Results and discussion

Normalization of ChIP-chip data

Euthyroid mice were sampled on post-natal days 4 or 15 and DNA from cerebella samples was subjected to ChIP using antibodies against TRβ. ChIP DNA was hybridized against total input DNA on Agilent custom gene promoter tiled DNA microarrays. Full ChIP-chip procedures are described in [11].

There are a number of sources of bias that may confound a microarray signal. For example, microarray probes with high G-C content – particularly if C/G residues occur at or near the probe ends – will tend to hybridize more effectively than probes with lower GC. We investigated methods of normalization to reduce the influences of these biases on microarray data.

A range of contemporary gene expression normalization methods were evaluated for their relevance to ChIP-chip data. Quantile [14] and Lowess [15] normalization methods, while widely adopted for gene expression datasets, were eliminated as viable options for ChIP-chip data normalization. The Quantile method is too stringent for probes whose spot intensities lie in the right tail of the intensity distribution [16]. Lowess normalization methods originally developed for 2-colour arrays [15] should be applied with great caution to ChIP-chip dataset because this normalization technique assumes symmetry along the average log intensity axis (A) of a log ratio versus log average intensity (MA) plot. ChIP-chip dataset typically do not show symmetry since binding events are characterized by probes exhibiting high positive log ratios, while large negative ratios are not expected to be observed.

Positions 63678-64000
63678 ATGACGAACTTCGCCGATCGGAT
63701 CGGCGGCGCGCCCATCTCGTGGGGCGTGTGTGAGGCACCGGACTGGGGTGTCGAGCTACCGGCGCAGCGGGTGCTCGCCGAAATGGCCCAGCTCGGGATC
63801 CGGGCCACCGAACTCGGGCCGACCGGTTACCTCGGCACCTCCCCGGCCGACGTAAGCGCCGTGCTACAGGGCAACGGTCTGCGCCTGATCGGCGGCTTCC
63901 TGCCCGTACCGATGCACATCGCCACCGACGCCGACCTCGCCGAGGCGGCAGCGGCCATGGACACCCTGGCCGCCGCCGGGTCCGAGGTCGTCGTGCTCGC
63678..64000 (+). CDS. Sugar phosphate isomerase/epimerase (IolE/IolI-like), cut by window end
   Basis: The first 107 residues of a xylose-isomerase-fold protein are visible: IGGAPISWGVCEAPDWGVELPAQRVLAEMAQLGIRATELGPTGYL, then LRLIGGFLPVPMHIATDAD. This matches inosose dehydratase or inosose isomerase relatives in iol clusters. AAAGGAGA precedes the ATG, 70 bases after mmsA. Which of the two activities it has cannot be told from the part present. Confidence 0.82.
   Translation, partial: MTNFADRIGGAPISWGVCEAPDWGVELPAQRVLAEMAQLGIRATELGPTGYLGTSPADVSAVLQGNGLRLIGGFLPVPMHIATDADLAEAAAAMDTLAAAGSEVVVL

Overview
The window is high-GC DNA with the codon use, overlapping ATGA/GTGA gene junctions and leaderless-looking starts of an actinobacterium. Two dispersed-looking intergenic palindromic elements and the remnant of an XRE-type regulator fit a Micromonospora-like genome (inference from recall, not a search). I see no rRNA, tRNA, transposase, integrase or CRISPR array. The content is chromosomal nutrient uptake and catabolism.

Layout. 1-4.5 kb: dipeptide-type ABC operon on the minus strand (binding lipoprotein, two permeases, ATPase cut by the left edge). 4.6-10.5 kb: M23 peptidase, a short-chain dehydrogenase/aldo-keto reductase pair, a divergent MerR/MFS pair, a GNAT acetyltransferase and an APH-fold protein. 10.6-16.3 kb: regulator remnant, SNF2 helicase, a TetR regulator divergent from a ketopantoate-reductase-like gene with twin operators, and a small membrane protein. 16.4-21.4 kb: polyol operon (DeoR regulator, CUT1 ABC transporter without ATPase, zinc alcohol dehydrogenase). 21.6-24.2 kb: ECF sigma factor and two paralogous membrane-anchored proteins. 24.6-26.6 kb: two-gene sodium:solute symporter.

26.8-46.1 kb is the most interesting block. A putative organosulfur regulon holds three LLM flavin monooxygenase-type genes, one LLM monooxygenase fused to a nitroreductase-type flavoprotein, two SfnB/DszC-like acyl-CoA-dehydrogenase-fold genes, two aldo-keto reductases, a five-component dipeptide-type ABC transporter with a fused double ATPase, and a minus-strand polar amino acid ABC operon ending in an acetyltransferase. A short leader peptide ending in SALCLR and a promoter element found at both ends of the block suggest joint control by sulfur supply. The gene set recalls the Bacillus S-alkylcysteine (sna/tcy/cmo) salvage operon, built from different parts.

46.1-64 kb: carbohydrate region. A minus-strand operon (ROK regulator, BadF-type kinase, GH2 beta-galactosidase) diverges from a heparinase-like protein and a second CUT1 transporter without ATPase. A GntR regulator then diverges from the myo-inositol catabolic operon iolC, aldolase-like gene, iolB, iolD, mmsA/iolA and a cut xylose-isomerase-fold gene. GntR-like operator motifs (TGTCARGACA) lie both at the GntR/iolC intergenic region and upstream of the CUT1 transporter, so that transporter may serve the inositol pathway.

Various normalization techniques have been developed specifically for ChIP-chip data. However, many of these are designed for single colour arrays. The method of Song et al. [17] was evaluated because it was developed for a two colour array. This method corrects for the GC bias that is induced at probe hybridization, however, it assumes a highly bimodal distribution of probe intensities. Unlike the strong bimodal distribution seen in their study linking the GC count and probe signal intensity fold change (see Figure three B of ref [17]), our data revealed a much weaker bimodal differentiation as illustrated in Additional file 1. We therefore did not pursue this normalization strategy.